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Sunday, July 22, 2018

Singer Abhijeet Bhattacharya finds himself in the spotlight again

Toast of the music industry in the 90s, singer Abhijeet Bhattacharya finds himself in the spotlight again—this time for all the wrong reasons.

Written by Suanshu Khurana | Updated: July 6, 2016 10:25:25 am
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When the Akshay Kumar-starrer Wada raha sanam, a typical synth-and-drums ditty came out from composers Jatin-Lalit’s arsenal in the ’90s, a time when Kumar Sanu was topping all charts, singer Abhijeet Bhattacharya’s silken voice became toast of the music industry. One of the highest paid singers, Abhijeet was Shah Rukh Khan’s singing voice on screen for many years till he fell out with him. In the following years he has courted controversy consistently — campaigning against Pakistani singers in India post 9/11, and more recently speaking out against Ghulam Ali’s concert in India. Earlier this year, he tweeted: #GhulamGigCancelled Kitni baar bhagaya but these shameless have no self-respect no work except terrorism but we feed them along with prestitutes.

This week, he was at the centre of a storm again after a Delhi-based journalist filed a complaint against him over his comments after she criticised him for giving a communal colour to Infosys techie Swathi’s murder in Chennai, calling it love jihad. Abhijeet could not be contacted for a comment.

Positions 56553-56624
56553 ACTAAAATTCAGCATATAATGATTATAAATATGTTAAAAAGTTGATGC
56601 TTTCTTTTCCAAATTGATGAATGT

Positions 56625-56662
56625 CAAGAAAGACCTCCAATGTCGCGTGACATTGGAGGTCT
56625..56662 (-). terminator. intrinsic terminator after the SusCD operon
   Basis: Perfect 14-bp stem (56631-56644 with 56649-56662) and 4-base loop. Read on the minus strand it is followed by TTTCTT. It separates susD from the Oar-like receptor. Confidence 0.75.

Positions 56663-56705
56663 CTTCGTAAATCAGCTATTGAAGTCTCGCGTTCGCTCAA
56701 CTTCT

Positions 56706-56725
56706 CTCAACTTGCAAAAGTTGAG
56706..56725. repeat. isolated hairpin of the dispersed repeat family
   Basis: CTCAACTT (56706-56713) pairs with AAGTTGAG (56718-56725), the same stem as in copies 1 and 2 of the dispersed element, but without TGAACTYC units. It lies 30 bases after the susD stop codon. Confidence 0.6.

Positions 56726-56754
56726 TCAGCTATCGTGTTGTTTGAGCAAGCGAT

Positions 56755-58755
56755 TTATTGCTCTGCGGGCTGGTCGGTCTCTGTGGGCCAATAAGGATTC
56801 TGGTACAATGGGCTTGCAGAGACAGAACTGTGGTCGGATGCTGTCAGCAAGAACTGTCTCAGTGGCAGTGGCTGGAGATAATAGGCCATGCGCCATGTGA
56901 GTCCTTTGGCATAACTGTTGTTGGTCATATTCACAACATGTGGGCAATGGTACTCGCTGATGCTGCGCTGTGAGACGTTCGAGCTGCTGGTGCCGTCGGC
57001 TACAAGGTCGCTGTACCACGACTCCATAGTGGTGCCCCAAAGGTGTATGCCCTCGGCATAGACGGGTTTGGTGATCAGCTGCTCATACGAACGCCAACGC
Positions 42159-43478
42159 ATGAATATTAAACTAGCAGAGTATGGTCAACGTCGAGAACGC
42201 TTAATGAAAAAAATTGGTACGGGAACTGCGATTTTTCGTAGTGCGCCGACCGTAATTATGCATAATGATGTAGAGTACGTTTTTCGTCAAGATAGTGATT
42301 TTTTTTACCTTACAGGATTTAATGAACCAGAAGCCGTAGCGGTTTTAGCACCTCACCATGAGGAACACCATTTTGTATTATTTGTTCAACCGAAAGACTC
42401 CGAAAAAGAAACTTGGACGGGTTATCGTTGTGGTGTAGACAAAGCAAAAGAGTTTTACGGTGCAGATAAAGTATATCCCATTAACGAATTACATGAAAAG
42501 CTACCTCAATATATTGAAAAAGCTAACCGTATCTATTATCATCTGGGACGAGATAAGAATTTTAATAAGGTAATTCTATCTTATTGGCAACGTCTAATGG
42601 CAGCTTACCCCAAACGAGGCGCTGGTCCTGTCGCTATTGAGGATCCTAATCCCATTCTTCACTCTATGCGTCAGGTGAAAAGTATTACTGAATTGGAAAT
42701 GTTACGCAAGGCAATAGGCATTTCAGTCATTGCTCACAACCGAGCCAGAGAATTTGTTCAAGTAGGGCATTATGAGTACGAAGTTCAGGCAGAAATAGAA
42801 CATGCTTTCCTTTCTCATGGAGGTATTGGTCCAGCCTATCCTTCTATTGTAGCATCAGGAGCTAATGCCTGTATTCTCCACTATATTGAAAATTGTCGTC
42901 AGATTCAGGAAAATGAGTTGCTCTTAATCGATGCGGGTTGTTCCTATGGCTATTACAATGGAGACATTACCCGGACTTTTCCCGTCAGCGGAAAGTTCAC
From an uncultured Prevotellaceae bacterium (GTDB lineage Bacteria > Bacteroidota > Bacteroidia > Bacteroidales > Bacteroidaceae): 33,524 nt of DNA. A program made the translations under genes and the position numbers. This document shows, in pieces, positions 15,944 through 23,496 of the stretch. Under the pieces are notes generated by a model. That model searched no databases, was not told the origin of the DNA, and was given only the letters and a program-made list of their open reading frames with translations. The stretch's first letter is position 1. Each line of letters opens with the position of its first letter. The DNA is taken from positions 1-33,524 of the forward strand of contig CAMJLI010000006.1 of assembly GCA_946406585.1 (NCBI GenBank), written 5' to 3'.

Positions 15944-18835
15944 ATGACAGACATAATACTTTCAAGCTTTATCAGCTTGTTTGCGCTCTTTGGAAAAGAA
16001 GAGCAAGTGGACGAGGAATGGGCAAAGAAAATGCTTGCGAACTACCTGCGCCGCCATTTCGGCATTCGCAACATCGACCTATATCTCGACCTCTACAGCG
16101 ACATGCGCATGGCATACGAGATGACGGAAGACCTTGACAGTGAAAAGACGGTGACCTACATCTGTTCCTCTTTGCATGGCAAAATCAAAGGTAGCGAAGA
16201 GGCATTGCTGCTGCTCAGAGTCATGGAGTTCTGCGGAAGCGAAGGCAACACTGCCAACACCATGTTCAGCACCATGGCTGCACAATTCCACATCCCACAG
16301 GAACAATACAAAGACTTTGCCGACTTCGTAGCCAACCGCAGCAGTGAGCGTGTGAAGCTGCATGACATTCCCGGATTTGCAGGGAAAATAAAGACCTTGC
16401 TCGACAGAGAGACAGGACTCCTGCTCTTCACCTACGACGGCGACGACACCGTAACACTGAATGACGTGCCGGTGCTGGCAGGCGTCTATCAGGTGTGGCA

Born and raised in Kanpur, Abhijeet came to Mumbai in the early ’80s to become a chartered accountant but didn’t let go of his musical dream. Unable to find work, he implored composer RD Burman to hear him. Burman did, liked his voice and got him to sing two duets in a Dev Anand production, Anand aur Anand (1984).

After years of struggle, Abhijeet finally made it big, becoming a household name in the ’90s with his songs in Baaghi (1990), Dil Hai ki Manta Nahi (1991) and Khiladi (1992). His duets with Lata Mangeshkar in Parampara (1993) and Darr (1993) and songs picturised on Saif Ali Khan in Ye Dillagi (1993) set his popularity soaring.

From 1996 onwards, Abhijeet became the voice of Shah Rukh Khan until he locked horns with him, accusing him of not giving him due credit for singing in Main Hoon Na (2004) and Om Shanti Om (2007).

None of his songs in the following years could match up to his earlier successes. He is, however, a popular concert name in Kolkata, especially during Durga Puja. He also recently sang in the upcoming film The Lonely Rain, the lyrics of which have been written by Gulzar. “As far as working with Abhijeetji is concerned, we’ve had a great working relationship. He has this velvety voice which worked for the project I was working on,” says Abhishek Ray, music composer, The Lonely Rain.

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